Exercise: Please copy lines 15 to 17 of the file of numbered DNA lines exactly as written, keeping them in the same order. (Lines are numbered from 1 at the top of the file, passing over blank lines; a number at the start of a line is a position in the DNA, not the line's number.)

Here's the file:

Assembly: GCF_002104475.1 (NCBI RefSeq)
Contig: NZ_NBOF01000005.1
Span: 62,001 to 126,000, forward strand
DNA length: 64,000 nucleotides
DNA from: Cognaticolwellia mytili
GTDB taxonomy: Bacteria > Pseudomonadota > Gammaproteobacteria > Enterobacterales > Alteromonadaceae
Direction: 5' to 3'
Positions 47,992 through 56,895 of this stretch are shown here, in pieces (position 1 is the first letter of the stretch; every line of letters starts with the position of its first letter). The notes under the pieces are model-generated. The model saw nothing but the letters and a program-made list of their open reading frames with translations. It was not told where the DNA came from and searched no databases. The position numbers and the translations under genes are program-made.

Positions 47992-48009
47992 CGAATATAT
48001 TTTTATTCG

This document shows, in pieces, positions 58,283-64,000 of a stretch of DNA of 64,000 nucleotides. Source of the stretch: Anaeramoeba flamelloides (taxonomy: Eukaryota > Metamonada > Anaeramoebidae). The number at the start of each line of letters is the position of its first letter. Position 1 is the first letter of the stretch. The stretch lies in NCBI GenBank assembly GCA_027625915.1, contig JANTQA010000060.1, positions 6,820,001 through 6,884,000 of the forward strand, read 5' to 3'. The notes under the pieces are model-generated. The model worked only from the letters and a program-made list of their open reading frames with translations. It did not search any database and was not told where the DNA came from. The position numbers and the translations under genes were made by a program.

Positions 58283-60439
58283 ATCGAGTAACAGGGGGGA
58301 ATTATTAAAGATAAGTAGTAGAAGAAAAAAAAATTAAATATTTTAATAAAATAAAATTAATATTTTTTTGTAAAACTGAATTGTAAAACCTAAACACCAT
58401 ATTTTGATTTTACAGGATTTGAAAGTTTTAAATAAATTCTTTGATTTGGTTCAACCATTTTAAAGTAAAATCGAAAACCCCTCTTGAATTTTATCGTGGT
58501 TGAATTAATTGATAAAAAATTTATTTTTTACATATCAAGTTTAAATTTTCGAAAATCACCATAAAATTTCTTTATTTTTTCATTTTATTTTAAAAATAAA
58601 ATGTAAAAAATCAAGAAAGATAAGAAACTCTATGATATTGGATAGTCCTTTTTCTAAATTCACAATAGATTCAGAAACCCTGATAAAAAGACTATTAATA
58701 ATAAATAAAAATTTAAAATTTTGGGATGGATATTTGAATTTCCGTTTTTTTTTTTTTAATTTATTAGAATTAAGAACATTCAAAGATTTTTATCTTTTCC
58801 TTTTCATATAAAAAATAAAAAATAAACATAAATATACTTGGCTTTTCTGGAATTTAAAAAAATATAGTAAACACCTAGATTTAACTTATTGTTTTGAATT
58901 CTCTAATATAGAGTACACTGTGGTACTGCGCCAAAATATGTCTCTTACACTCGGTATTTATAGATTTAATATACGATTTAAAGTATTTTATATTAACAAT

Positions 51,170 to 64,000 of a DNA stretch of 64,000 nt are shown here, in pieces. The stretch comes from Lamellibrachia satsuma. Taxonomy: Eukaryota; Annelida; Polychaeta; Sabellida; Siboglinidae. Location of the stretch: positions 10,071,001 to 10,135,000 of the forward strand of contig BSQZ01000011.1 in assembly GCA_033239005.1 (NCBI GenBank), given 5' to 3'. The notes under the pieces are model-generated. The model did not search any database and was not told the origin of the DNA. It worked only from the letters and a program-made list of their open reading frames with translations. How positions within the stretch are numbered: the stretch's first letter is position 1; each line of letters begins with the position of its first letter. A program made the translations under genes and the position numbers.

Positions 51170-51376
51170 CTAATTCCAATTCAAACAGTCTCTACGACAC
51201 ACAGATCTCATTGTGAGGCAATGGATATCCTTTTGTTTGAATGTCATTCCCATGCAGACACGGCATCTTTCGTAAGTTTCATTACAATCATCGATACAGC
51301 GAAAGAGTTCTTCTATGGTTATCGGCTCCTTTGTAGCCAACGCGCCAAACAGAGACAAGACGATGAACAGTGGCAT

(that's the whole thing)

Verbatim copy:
58301 ATTATTAAAGATAAGTAGTAGAAGAAAAAAAAATTAAATATTTTAATAAAATAAAATTAATATTTTTTTGTAAAACTGAATTGTAAAACCTAAACACCAT
58401 ATTTTGATTTTACAGGATTTGAAAGTTTTAAATAAATTCTTTGATTTGGTTCAACCATTTTAAAGTAAAATCGAAAACCCCTCTTGAATTTTATCGTGGT
58501 TGAATTAATTGATAAAAAATTTATTTTTTACATATCAAGTTTAAATTTTCGAAAATCACCATAAAATTTCTTTATTTTTTCATTTTATTTTAAAAATAAA